New Study Shows Medicare Contractors are Inappropriately Denying Medicare Payment...
New Study Shows Medicare Contractors are Inappropriately Denying Medicare Payment,
Restricting Access to Inpatient Medical Rehabilitation Services
A new study finds that a growing number of inpatient rehabilitation hospitals and units are inappropriately denied Medicare payment for care provided to their patients. A high rate of these payment denials are successfully overturned with findings that the care questioned was in fact medically appropriate. But the administrative red tape required to set things straight drains hospital resources resulting in less funds available for patient care.
The study, commissioned by the AHA and conducted by United BioSource Corporation (UBC), collected data from 72 inpatient rehabilitation facilities in 20 states from January through July 2007. For this sample, fiscal intermediaries (FIs)-private companies that work for Centers for Medicare and Medicaid Services (CMS) to process Medicare bills-initially denied payment for an alarming 80 percent of inpatient rehabilitation hospital
bills reviewed, equaling more than $25 million in Medicare payments that were withheld from these facilities. The report found that 63 percent of denied bills that had completed the appeals process were overturned resulting in nearly $6 million dollars being returned to hospitals.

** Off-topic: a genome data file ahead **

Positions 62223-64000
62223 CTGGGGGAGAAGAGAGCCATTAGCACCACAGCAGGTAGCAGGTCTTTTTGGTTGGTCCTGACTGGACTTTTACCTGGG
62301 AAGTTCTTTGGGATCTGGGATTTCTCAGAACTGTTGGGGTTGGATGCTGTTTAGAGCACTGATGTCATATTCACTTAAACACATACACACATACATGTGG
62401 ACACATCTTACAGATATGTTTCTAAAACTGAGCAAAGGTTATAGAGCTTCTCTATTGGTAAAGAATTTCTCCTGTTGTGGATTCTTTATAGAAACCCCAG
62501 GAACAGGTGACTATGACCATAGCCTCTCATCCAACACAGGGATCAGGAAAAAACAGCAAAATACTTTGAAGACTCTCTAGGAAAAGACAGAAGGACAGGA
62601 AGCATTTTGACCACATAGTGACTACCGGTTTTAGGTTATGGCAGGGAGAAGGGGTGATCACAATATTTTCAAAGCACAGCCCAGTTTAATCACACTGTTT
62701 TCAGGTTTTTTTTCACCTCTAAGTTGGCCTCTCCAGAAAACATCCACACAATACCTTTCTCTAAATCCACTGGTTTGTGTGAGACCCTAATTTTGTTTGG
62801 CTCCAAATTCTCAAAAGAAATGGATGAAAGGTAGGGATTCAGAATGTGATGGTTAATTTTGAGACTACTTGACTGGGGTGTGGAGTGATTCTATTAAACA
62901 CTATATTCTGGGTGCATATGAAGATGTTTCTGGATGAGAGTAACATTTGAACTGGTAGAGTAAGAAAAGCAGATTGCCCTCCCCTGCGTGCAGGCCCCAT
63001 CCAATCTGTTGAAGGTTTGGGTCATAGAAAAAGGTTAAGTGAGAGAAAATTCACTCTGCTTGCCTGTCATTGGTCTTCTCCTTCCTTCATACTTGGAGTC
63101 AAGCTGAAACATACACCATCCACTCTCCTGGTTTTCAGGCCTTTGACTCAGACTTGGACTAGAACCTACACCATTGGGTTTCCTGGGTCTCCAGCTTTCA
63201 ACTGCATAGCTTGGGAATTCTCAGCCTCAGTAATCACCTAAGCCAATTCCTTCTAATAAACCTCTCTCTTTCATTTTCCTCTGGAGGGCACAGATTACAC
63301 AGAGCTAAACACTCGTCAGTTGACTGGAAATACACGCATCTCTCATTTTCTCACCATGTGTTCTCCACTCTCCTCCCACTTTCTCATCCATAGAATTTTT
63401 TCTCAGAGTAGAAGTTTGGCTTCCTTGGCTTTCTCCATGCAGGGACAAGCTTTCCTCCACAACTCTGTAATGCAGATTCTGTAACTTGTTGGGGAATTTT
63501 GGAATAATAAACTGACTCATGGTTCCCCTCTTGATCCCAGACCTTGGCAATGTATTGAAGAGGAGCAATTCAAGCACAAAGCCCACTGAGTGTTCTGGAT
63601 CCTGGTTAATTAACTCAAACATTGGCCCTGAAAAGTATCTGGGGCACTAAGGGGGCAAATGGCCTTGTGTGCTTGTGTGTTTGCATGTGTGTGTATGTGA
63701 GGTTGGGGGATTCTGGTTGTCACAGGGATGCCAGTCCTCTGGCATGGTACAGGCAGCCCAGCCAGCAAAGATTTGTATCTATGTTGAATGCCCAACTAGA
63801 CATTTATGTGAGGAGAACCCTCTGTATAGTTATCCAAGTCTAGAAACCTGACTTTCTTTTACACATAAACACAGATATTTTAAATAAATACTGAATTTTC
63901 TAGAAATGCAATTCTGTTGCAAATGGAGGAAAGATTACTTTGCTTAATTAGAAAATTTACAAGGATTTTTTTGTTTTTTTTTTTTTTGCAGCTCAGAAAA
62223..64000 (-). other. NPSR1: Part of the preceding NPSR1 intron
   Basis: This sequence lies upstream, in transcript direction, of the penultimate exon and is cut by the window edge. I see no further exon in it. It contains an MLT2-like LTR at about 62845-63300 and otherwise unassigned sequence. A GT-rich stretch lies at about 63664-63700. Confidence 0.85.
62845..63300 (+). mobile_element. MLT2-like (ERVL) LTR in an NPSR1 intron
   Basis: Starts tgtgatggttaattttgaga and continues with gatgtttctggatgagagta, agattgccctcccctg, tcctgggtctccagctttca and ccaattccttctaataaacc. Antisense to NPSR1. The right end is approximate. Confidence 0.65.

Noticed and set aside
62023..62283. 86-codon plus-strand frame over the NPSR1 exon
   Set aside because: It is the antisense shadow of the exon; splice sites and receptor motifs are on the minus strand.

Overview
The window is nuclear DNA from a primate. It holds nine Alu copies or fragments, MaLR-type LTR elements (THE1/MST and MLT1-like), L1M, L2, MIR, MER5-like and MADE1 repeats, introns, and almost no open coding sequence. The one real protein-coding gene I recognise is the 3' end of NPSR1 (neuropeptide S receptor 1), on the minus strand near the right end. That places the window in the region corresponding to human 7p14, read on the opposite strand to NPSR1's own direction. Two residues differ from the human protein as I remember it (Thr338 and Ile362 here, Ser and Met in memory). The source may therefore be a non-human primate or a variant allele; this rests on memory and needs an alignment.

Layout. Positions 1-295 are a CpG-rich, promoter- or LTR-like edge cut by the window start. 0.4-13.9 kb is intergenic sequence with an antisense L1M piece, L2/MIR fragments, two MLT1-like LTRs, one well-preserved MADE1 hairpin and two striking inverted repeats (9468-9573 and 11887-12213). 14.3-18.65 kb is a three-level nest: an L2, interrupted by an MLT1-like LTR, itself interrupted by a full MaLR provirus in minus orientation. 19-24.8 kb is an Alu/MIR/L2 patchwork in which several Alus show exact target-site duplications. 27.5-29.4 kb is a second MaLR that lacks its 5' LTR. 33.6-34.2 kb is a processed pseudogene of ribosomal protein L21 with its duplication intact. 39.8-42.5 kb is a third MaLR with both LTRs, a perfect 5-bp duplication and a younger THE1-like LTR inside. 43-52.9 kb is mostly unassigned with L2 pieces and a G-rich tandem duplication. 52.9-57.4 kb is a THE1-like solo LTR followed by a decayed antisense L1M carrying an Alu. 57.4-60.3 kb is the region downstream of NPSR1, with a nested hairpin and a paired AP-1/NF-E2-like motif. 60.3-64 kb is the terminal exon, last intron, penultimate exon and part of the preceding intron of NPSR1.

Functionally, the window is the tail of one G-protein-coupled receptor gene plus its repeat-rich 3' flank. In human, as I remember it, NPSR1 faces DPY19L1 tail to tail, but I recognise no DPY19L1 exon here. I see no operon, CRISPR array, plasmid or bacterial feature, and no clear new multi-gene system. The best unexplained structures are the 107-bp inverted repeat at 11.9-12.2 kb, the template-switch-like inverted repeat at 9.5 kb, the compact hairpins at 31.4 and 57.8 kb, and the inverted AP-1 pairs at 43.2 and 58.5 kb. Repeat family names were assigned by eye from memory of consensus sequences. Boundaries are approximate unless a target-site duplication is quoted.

"These facilities deserve a more accurate and efficient process for paying their claims," said Rich Umbdenstock, president and CEO of the AHA. "The unpredictable interpretation of Medicare policy by CMS contractors leads to inappropriate denial of payment. They are inaccurately second guessing doctors' decisions about the patients who could benefit most from this care and forcing hospitals to spend scarce resources fighting this bureaucratic nightmare."
Inpatient rehabilitation hospitals and units can appeal claims denials through a lengthy multi-tiered appeals process that takes an average of 18 months to reach an administrative law judge hearing. The report also reveals that the vast majority of claims are being overturned through the appeals process, a strong indication that FIs are inappropriately denying payment for cases that pass CMS' medical necessity test.
During the appeals process, the fiscal impact of withheld payments and the high administrative costs of appealing claims-an estimated $2,000 per case-create unnecessary financial challenges for these facilities and force many to face difficult decisions about whether they can continue providing care in their communities.
"The fact that so many appeals are being overturned points to a clear lack of consistency in the way FIs are applying clinical criteria and Medicare's guidelines," Umbdenstock noted. "Add in the 75% Rule and it's a recipe for disaster for our nation's rehabilitation hospitals and units and the patients who need this unique and vital care. We need Medicare to stop these excessive payment denials to ensure that medical rehabilitation is available for the patients and communities we serve."
The report is available on AHA's Web site, www.aha.org.
About the AHA
The AHA is a not-for-profit association of health care provider organizations and individuals that are committed to the health improvement of their communities. The AHA is the national advocate for its members, which include nearly 5,000 hospitals, health care systems, networks, other providers of care and 43,000 individual members. Founded in 1898, the AHA provides education for health care leaders and is a source of information on health care issues and trends. For more information, visit the AHA website at www.aha.org.
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